At least 11 NFL teams will send representatives to a private workout arranged for Colin Kaepernick this weekend, the league confirmed Thursday.
Kaepernick has been unemployed since the end of the 2016-2017 season, when he ignited controversy by kneeling during the pre-game playing of the US national anthem to protest racial injustice.
In an unexpected move on Tuesday, the NFL announced it had arranged a workout for Kaepernick on Saturday and invited all teams to send scouts to watch and interview the ex-San Francisco 49ers star.
Although the timing and details of the workout have been greeted with scepticism in some quarters, Kaepernick welcomed the league move on Tuesday.
“I’ve been in shape and ready for this for three years, can’t wait to see the head coaches and GMs on Saturday,” said Kaepernick, who earlier this year reached a settlement with the NFL after alleging in a legal action he had been “blackballed” by the league.
The NFL on Thursday said in a statement 11 teams had committed to attend the session, and more were expected.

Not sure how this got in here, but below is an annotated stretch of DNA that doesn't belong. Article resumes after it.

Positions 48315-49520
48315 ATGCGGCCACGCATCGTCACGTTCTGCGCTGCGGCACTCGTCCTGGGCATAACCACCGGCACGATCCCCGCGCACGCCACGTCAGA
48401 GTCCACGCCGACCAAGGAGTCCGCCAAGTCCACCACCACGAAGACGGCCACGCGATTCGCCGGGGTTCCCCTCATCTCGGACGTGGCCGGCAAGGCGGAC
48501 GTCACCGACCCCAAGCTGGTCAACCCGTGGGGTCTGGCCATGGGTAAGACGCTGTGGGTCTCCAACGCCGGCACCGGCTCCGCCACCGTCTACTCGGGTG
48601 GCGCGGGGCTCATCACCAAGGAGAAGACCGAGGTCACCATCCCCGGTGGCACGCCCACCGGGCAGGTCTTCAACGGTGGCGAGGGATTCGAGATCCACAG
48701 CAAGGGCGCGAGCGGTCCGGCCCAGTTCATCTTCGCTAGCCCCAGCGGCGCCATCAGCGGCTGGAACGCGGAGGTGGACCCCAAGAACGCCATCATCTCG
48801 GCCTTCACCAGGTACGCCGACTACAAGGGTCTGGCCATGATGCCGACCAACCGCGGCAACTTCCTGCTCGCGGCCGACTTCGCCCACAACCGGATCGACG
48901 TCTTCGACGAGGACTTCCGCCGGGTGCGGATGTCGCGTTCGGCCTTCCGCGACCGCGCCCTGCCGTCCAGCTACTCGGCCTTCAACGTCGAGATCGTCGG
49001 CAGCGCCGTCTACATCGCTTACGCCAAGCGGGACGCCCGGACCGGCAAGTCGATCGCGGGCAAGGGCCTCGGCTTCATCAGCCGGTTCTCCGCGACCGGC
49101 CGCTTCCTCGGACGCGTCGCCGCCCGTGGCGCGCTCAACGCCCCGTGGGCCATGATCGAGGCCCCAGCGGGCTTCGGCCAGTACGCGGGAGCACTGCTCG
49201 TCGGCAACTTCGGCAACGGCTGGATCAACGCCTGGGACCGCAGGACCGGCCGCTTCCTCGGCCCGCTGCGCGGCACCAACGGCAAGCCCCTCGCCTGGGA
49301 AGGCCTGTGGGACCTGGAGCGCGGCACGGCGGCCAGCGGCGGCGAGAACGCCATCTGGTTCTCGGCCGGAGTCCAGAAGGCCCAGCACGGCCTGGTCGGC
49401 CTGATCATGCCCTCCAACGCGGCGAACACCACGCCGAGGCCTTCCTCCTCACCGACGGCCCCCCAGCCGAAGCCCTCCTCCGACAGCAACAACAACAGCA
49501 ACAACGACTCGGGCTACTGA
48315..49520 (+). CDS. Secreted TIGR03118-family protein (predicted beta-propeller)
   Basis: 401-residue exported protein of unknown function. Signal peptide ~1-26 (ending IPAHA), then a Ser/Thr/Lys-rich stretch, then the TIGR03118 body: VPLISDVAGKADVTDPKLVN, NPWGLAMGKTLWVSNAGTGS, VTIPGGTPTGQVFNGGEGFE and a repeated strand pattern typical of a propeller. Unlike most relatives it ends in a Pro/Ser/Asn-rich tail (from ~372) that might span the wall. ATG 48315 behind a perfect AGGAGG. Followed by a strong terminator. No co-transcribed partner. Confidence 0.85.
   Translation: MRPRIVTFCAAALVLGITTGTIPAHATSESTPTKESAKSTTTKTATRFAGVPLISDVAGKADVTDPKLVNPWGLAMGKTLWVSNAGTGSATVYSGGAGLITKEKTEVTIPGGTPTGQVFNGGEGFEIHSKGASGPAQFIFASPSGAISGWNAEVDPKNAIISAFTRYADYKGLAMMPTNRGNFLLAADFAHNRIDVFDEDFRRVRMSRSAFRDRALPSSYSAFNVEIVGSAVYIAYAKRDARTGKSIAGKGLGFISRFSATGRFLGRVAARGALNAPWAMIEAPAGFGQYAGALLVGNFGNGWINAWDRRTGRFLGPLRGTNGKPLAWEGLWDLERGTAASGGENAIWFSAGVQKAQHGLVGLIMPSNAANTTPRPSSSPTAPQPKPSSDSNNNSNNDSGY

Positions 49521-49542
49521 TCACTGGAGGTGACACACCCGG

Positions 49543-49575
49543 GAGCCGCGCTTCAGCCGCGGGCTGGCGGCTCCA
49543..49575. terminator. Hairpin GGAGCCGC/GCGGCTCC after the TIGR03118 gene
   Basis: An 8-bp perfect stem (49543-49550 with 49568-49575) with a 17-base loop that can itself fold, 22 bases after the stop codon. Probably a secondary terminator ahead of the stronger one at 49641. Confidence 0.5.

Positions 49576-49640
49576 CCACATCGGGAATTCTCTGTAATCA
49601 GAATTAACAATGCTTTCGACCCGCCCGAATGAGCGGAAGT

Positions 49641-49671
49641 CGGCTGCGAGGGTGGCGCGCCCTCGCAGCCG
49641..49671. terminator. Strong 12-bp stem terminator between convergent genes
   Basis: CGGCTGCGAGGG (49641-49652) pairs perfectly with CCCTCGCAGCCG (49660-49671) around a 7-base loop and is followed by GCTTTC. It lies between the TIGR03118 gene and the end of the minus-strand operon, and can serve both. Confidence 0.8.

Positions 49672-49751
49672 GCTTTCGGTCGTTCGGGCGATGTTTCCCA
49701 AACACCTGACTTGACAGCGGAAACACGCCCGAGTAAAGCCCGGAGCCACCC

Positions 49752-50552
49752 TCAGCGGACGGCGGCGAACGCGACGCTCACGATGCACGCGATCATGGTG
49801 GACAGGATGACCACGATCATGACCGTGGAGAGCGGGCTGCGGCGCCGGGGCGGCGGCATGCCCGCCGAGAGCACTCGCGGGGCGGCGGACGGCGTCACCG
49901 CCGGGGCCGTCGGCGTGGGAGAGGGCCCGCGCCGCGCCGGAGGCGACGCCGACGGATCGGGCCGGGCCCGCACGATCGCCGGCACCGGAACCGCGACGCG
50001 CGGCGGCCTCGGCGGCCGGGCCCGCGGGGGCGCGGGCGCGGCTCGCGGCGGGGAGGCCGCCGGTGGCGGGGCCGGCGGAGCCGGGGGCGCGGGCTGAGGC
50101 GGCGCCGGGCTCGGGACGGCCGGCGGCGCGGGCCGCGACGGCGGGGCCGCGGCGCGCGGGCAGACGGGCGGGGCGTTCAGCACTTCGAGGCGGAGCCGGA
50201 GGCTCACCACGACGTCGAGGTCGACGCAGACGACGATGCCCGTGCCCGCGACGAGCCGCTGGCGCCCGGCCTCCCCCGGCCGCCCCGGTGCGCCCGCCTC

“We are looking forward to Saturday’s workout with Colin,” the league said in a statement.
“Eleven teams — Arizona, Atlanta, Cleveland, Denver, Detroit, Miami, New England, New York Giants, New York Jets, Tampa Bay, and Washington — have already committed to attend, and it’s only Thursday.
“With two days remaining until the workout, we expected additional teams to commit.”
Former Oakland Raiders and Cleveland Browns head coach Hue Jackson would be responsible for running drills with Kaepernick, the NFL said.
The league added that video of the workout and an interview with Kaepernick would be sent to the head coaches and general managers of all 32 NFL teams.
Thursday’s NFL statement came after Kaepernick’s former team-mate Eric Reid and several commentators questioned whether the NFL’s workout was a sincere attempt to find the quarterback a team.
Many sceptics have pointed out that most head coaches and GMs will be busy preparing teams for Sunday fixtures, while team scouts are also more likely to be at college football games.
“It feels like the same play from the NFL,” Reid said on Wednesday.
“It feels disingenuous. At this point it feels like a PR stunt.”